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BOSTON (CBS) — It’s official: Dustin Pedroia will remain with the Red Sox through 2021.
The team announced Wednesday afternoon that Pedroia agreed to an eight-year extension that will begin in 2014.
“Dustin’s numbers are great, but they don’t tell you how committed he is to winning,”manager John Farrell said in the team release. “Watch him every day, on the field and in the clubhouse, and you see exceptional skill and passion. His teammates will tell you: he’s a winner, a winner who loves the Red Sox and a winner who loves Boston.”
Pedroia, who turns 30 in August, ranks second all time to Bobby Doerr in franchise records for hits, runs, doubles, home runs, RBIs, walks, extra-base hits, total bases and All-Star selections for a second baseman. He won AL Rookie of the Year in 2007, the AL MVP Award in 2008 and Gold Glove Awards in 2008 and 2011, and he’s well on his way to another this season.
“This place is the only place I’ve known since I started playing professional baseball and it’s my home,” Pedroia said Wednesday. “I love every single part of being a Red Sox and I’ll do all I can for the remainder of my time here to help us any way I can; to do the right things on and off the field and bring an attitude that the Red Sox are going to try to win every single year and win our last game.”
“I can’t wait to be here and put on that uniform every day,” he added. “It means the world to me to be with my teammates and try to represent this city the right way. Thank you to everybody; I really appreciate it and it’s going to be fun.”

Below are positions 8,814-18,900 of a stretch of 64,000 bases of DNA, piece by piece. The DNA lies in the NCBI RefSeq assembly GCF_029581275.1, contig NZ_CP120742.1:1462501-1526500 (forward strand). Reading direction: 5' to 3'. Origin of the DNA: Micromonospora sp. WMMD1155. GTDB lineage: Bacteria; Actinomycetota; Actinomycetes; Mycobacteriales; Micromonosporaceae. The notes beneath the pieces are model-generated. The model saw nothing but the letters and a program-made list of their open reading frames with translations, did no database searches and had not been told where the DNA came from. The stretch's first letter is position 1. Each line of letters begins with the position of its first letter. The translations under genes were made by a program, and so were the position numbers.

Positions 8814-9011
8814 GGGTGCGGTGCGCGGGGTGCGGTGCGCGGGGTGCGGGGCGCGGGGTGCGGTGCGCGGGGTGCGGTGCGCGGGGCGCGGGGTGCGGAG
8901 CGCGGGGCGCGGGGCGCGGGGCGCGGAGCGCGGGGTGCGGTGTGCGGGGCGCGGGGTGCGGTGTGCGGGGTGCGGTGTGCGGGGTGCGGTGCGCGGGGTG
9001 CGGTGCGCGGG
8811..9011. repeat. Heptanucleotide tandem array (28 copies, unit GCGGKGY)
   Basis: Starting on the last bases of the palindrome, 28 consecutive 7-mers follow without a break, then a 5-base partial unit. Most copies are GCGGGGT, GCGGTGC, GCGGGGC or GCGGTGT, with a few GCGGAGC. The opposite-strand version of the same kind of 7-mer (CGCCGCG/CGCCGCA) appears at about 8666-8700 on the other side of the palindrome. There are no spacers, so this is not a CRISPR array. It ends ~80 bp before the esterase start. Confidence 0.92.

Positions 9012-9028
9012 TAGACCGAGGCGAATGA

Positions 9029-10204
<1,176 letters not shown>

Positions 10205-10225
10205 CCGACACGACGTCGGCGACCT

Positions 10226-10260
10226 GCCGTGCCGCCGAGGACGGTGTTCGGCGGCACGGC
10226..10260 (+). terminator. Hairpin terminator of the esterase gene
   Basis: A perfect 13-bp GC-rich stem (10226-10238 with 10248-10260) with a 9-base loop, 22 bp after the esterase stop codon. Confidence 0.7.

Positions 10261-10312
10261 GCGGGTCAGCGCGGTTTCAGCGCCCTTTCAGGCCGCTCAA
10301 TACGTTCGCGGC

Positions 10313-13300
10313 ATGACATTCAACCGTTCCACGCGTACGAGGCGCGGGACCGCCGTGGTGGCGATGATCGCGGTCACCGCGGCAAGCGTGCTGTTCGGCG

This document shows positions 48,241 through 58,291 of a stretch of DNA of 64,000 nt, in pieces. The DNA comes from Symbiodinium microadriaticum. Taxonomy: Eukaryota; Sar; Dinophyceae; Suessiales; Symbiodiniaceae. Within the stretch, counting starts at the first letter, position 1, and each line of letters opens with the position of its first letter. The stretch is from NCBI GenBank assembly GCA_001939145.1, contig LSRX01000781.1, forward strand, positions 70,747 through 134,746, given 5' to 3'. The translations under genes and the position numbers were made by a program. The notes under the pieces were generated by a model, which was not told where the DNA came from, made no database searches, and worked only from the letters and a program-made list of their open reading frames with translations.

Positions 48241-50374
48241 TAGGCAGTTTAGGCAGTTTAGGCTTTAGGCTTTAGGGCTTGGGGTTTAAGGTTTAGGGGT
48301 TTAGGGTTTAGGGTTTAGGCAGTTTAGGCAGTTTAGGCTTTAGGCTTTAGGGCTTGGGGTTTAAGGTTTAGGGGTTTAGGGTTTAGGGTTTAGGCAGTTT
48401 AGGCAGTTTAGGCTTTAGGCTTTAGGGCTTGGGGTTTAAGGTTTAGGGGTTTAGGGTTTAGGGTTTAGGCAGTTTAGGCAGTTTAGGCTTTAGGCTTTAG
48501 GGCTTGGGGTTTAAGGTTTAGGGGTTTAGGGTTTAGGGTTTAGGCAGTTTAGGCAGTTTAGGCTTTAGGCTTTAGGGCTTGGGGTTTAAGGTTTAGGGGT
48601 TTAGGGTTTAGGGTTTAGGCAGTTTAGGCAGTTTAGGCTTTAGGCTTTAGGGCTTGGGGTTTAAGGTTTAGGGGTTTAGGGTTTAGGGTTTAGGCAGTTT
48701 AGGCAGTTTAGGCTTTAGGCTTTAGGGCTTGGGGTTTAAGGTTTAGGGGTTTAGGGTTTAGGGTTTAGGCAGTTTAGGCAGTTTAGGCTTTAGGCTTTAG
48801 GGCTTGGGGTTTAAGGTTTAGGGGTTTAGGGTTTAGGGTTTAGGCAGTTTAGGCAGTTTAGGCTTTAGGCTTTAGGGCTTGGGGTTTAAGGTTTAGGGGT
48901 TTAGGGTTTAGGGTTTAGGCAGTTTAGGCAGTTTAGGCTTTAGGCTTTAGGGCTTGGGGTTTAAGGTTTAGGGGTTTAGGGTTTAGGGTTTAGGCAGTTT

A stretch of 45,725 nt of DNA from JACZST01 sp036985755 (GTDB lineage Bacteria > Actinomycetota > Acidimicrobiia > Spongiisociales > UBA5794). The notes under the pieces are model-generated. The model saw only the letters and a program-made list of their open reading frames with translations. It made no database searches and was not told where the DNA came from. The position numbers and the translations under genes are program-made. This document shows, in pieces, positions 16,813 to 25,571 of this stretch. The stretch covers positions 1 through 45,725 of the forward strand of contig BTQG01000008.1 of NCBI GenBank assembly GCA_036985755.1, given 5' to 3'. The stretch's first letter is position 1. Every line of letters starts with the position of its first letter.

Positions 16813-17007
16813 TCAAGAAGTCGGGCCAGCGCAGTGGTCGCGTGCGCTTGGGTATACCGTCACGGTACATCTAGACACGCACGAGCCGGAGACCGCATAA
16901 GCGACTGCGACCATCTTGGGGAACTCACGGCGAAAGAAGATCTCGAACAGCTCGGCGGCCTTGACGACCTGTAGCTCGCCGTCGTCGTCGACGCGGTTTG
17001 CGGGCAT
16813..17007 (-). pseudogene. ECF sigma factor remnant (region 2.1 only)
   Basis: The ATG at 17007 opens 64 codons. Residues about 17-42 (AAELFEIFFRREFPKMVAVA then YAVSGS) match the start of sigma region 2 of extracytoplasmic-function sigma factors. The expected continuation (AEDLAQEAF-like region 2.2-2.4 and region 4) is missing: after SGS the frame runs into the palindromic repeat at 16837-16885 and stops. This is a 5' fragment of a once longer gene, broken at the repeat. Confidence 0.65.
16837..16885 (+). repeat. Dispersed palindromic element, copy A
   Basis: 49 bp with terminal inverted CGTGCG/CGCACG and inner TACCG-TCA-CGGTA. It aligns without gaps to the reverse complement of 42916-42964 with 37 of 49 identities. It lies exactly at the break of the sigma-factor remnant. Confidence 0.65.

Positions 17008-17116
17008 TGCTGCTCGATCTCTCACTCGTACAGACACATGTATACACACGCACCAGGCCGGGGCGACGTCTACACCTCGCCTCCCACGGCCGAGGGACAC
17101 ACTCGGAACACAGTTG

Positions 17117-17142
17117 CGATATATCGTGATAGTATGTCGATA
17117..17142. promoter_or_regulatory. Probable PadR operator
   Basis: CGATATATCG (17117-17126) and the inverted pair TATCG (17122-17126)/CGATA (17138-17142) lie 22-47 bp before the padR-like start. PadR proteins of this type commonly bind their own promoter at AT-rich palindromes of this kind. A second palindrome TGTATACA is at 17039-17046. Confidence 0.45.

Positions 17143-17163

The Red Sox’ release was certainly not afraid to heap praise upon Pedroia.
“Known for his gritty style and dirty uniform, Pedroia, 29, joins Willie Mays, Frank Robinson, Pete Rose, Johnny Bench, Thurman Munson, Cal Ripken, Jr., and Albert Pujols as the only players ever to have won a World Series and Rookie of the Year, Most Valuable Player, and Rawlings Gold Glove awards,” the release said. “He is the Red Sox’ most accomplished second baseman since Hall of Famer Bobby Doerr.”
Pedroia will earn $12.5 million over the next two seasons, with his salary increasing in each of the three years after that ($13 million in 2016, $15 million in 2017 and $16 million in 2018). His yearly salary will then drop each year, with the second baseman earning $15 million in 2019, $14 million in 2020 and $12 million in 2021.
When asked if he would regret potentially leaving money on the table, Pedroia said that’s not what his game is all about.
“I’m not here to set markets or anything like that. Our job is to win games, and that’s what I play for,” he said. “It was a no-brainer to me. This is the place where they gave me an opportunity to play pro baseball. I want to do all I can to prove those people, who took a chance on me, right.”